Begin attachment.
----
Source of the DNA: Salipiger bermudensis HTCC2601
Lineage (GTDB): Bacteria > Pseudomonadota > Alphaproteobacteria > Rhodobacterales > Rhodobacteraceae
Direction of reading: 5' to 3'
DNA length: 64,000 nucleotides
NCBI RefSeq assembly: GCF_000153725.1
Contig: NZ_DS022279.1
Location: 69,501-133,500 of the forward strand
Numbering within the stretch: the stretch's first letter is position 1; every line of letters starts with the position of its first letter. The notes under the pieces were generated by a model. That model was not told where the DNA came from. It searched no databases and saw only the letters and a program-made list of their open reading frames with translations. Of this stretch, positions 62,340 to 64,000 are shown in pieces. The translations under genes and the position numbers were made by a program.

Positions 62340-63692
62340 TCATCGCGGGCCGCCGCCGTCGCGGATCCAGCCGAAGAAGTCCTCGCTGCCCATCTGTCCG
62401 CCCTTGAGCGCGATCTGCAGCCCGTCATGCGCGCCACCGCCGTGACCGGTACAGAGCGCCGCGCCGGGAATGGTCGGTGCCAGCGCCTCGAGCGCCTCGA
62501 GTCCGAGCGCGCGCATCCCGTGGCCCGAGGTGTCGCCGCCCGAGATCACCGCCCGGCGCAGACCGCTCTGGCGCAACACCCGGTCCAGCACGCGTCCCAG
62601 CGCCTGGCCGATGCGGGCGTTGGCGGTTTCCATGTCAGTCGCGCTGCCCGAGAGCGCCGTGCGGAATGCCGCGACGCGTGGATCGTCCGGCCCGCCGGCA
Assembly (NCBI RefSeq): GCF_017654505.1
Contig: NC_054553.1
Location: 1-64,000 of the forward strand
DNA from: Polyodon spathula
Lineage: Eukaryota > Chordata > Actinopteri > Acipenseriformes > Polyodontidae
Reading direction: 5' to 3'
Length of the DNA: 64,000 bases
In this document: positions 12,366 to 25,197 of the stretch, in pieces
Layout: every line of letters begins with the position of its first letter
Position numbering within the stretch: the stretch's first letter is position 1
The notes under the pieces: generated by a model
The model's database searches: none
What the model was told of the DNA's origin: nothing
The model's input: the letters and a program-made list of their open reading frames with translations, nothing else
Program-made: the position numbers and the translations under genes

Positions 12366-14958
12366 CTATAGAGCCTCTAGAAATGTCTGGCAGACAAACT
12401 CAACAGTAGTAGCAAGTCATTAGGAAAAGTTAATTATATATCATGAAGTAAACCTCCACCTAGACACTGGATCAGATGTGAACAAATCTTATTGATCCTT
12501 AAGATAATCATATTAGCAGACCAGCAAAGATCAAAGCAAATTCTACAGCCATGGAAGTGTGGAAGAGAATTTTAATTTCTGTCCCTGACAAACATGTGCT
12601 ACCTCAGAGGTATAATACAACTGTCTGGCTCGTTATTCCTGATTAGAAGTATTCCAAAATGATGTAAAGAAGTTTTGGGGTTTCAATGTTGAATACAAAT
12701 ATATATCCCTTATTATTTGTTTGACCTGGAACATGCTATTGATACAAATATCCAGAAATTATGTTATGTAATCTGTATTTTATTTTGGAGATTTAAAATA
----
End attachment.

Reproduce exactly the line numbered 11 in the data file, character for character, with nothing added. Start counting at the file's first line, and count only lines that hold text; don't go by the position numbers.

62401 CCCTTGAGCGCGATCTGCAGCCCGTCATGCGCGCCACCGCCGTGACCGGTACAGAGCGCCGCGCCGGGAATGGTCGGTGCCAGCGCCTCGAGCGCCTCGA